One thing which had become readily apparent since we had crossed the Cascade Mountains was the difference in climate. Where once there were trees, now there were only grasslands. Grass wasn't the only thing which sprouted on the hillsides, as Linda was quick to point out. There were also wind generators, which also implied that we might be in for some buffeting as we drove along. (It wasn't long till that proved to be the point, though it wasn't very bad.)
The miles passed by quickly and soon we were off the Interstate and traveling on Hwy 12, the type of road we prefer. That it was summer was more than once brought to our attention by the construction zones we passed through. Once we had to stop for a flagman and we couldn't recall the last time that had happened. There was one other new site that we began to notice, onion fields, which of course were also accompanied by the usual sign and roadside stand proclaiming the availability of Walla Walla Sweets.
One of our reasons for stopping in Walla Walla was to visit the Whitman Mission National Historic Site and learn more about early life in the Oregon Country. While I may consider myself a history buff, my knowledge of the Whitmans was next to nothing and consisted mainly of a mental image of a tall monument and the fuzzy memory of murdered missionaries. There was also the recollection of a diary which was kept by Mrs Whitman, which was famous for its depection of life on the Oregon Trail. To say that I wasn't prepared for what we found was an understatement, the result being a complete junxtiposition of my expectations.
What we found was an almost total lack of things physical, but a near overload of information. When we were at PEFO, volunteering in Interpretation, we learned that the concept of "prevoking" the visitor to think and hopefully act on the information we provided was one of the basic tenets of what interpertation was all about, something which they manage to do in abundance here at Whitman Mission. Granted that once you become even casually aware of the circumstances what took place on this very spot in the 1830's and 40's, infinite shades of gray appear to completely blur, what on the surface is black and white. It can probably best be summed up with the trite phrase, it is an eye opening experience.
The location, just a short distance off Hwy 12, has changed substansially over the last 150 plus years. There are no longer any ruts of the Oregon Trail, even though it passed right through the site. The river in which the Whitman's young daughter drowned has changed course and no longer flows through the site. All the historic buildings are long gone leaving no visible trace. Given this lack of "eye appeal", the NPS has put together an excellent film and museum that provides a glimpse into the past. One where, walking the grounds, you can close your eyes and see with more clarity, those events which took place so long ago, than you ever could if the structures had reconstructed.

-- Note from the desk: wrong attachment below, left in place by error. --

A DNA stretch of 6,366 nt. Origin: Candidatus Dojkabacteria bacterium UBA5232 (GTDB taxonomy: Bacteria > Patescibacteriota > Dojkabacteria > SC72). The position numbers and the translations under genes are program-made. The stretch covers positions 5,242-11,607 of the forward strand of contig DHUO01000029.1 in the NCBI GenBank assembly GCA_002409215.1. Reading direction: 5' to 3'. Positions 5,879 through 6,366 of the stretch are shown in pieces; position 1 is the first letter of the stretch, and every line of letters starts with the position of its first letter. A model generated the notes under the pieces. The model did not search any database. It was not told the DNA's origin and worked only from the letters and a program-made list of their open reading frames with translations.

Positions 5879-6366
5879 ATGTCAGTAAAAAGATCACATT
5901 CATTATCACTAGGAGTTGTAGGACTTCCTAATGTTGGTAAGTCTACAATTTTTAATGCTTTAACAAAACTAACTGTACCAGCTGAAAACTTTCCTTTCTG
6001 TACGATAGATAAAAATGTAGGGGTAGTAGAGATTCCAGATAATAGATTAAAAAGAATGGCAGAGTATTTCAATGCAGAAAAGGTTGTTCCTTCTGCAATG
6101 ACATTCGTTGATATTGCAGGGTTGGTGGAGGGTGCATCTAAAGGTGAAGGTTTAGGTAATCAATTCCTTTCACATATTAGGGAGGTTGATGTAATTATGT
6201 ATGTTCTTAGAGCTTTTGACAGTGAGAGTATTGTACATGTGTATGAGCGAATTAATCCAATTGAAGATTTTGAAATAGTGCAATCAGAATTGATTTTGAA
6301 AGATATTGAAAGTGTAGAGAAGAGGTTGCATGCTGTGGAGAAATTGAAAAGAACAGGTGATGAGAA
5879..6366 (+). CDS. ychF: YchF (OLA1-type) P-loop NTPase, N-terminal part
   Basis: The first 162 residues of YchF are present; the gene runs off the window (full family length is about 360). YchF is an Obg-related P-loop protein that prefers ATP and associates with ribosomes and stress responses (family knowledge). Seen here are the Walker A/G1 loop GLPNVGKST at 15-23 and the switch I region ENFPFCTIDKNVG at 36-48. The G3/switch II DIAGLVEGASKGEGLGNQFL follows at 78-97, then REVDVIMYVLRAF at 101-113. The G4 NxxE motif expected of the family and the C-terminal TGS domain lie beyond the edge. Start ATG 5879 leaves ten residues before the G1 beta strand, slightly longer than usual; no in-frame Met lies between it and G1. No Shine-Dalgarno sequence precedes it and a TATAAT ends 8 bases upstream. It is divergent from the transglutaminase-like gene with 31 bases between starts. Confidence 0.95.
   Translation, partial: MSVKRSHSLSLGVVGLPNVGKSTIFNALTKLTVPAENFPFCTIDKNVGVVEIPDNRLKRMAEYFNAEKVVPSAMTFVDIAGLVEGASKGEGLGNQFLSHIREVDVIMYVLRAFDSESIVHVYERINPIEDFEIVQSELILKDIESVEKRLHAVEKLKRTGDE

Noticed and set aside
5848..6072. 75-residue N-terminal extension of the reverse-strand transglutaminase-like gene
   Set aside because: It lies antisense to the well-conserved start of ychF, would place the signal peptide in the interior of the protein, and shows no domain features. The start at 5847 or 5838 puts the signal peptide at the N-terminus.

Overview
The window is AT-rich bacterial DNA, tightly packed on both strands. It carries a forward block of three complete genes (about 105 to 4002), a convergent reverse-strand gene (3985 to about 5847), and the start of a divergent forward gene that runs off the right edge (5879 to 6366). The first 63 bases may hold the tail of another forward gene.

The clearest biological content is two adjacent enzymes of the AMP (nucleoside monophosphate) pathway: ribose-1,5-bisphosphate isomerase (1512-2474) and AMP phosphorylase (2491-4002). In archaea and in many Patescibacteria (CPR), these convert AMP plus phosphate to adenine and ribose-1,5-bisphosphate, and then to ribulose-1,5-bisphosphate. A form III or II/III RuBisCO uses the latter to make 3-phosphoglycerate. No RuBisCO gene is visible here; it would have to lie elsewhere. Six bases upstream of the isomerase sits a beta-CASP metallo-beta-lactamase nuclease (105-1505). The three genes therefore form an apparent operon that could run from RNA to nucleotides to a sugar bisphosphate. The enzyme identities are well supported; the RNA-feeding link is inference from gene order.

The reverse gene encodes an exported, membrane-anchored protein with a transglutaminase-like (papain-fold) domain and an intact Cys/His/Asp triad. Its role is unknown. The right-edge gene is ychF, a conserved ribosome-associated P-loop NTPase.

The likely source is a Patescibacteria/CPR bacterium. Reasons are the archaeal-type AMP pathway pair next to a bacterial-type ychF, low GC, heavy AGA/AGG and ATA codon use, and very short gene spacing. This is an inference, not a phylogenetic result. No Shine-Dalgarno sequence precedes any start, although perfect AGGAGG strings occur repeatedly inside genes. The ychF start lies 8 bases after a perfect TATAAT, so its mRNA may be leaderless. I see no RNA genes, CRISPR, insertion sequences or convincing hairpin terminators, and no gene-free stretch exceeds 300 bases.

One thing which also helped with our understanding of the site, though we didn't know it at the time, was our visit last week to Fort Vancouver. It turned out that the Whitmans had shopped for goods at the Fort's store and had consulted with the Chief Factor before heading back West to Walla Walla to establish their mission outpost. Linda enjoyed reading how Narcissa Whitman had purchased her dishes at Fort Vancouver, and though these weren't her dishes on display, they were of the same type.
Another interesting fact was that they did not live in a log cabin, but rather in an adobe building which Marcus Whitman built. The purpose of their being in this place at this time was to teach the Native American people. They attempted to teach them things both spiritual and practical, but unfortunately things did not work out the way the Whitmans had planned. The term "cultural differences" is much over used, but that is exactly what the problem was. Both the Christian Religion and the way of the farmer was not what these people needed nor wanted, so a clash was almost inevitable. Reading and studying the past is not the same as being there, which makes it so difficult to comprehend the tragedy which took place. As we looked upon the signs, whether in the museum or outside along the trails which bisected the grounds, we were constantly challenged by the words we were reading. I couldn't help but remember one of the mantras of Park Service Interpretation that we learned during our stay at Petrified Forest, which was to "provoke" the visitors and cause them to really dwell on what they found out during their visit. Whitman Mission does that and more.